What is a Casino?


From the flashy Las Vegas casinos to the shady pai gow parlors of New York City’s Chinatown, gamblers enjoy the thrill of rolling the dice and playing the cards. While lighted fountains, musical shows and lavish hotels draw the crowds, casinos are really all about gambling and the billions in profits they rake in each year.

Gambling has existed since prehistoric times, with primitive protodice and carved six-sided dice found at ancient archaeological sites. But the modern casino, with a wide variety of games under one roof, did not develop until the 16th century, when a gaming craze swept Europe. During this period, European nobles would hold private parties at venues called ridotti where they could play a variety of games including blackjack, roulette and craps.

The modern casino relies heavily on technology to lure and keep customers. Sensors monitor all activities in a game room, from the shuffle of cards to the placement of bets. A computer records the results of every game, and statistical deviations are spotted as soon as they occur. These signals are transmitted wirelessly to casino security personnel who can alert the game supervisor immediately.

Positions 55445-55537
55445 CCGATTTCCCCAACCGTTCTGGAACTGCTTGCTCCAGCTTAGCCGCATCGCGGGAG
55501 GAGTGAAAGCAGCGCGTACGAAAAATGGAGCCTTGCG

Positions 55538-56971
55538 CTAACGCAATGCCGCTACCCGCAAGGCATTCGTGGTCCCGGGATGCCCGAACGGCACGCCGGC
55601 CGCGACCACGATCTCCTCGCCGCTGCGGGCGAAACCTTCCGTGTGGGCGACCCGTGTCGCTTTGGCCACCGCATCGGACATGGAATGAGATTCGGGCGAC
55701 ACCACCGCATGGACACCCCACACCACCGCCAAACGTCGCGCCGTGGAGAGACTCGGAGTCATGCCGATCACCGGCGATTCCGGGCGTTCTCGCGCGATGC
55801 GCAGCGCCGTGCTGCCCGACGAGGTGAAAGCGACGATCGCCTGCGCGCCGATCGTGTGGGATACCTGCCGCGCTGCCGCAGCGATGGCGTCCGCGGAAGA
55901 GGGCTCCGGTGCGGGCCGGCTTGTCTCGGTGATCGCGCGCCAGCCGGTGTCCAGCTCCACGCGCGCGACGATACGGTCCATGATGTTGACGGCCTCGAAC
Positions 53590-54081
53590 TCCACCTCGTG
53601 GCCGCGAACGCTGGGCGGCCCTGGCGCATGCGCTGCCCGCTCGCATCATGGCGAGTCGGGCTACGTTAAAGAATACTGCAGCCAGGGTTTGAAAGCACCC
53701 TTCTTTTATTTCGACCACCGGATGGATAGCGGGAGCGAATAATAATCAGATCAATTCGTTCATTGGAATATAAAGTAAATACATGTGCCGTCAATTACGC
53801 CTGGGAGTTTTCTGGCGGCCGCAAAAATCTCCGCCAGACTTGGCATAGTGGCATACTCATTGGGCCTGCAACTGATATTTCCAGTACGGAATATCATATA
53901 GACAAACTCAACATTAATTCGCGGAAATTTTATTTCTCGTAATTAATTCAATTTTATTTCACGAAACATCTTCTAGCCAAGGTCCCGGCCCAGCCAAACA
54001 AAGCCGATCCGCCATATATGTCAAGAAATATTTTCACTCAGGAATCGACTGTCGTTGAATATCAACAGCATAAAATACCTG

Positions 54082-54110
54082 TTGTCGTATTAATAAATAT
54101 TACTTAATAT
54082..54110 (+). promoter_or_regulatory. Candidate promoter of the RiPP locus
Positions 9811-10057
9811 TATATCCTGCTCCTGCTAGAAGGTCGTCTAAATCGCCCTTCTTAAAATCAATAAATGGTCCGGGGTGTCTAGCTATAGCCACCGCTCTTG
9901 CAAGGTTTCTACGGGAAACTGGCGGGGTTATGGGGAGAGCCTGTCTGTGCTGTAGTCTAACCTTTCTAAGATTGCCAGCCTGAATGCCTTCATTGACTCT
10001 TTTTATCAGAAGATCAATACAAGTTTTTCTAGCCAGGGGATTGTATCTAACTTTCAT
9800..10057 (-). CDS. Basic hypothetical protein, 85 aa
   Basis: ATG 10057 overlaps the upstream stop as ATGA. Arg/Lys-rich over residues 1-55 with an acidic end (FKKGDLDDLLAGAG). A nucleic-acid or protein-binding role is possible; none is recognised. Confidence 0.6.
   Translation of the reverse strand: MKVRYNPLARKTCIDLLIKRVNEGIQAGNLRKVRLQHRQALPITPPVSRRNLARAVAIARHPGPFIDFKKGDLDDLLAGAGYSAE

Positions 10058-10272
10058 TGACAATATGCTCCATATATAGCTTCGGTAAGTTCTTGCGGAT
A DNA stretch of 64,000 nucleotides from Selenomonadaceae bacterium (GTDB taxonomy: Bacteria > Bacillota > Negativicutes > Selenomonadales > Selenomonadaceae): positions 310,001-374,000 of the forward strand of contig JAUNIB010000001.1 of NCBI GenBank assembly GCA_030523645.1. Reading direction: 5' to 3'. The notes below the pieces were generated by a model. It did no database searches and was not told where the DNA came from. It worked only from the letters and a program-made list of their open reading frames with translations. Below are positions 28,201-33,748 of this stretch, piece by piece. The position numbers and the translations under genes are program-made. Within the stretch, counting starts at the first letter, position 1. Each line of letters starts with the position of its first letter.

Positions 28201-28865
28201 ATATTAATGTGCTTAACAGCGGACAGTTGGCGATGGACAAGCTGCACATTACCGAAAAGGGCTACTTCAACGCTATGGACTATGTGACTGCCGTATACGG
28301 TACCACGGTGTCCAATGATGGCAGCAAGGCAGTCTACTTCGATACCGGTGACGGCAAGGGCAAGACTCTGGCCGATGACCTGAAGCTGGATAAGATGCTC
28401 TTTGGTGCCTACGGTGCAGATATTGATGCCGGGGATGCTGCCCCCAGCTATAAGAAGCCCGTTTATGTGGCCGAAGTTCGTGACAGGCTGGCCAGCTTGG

Casinos offer a variety of promotions to attract players, from free rooms and meals to tickets for shows. They also reward their most loyal patrons with comps, a system that gives them free goods and services like limo service and airline tickets based on how much they spend on gambling. While the mob controlled many of the early casinos, legalization of gambling and federal crackdowns on mafia involvement has allowed legitimate casino businesses to prosper. But critics argue that the net effect on a community is negative, because gambling money diverts spending from other entertainment and hurts property values in the area.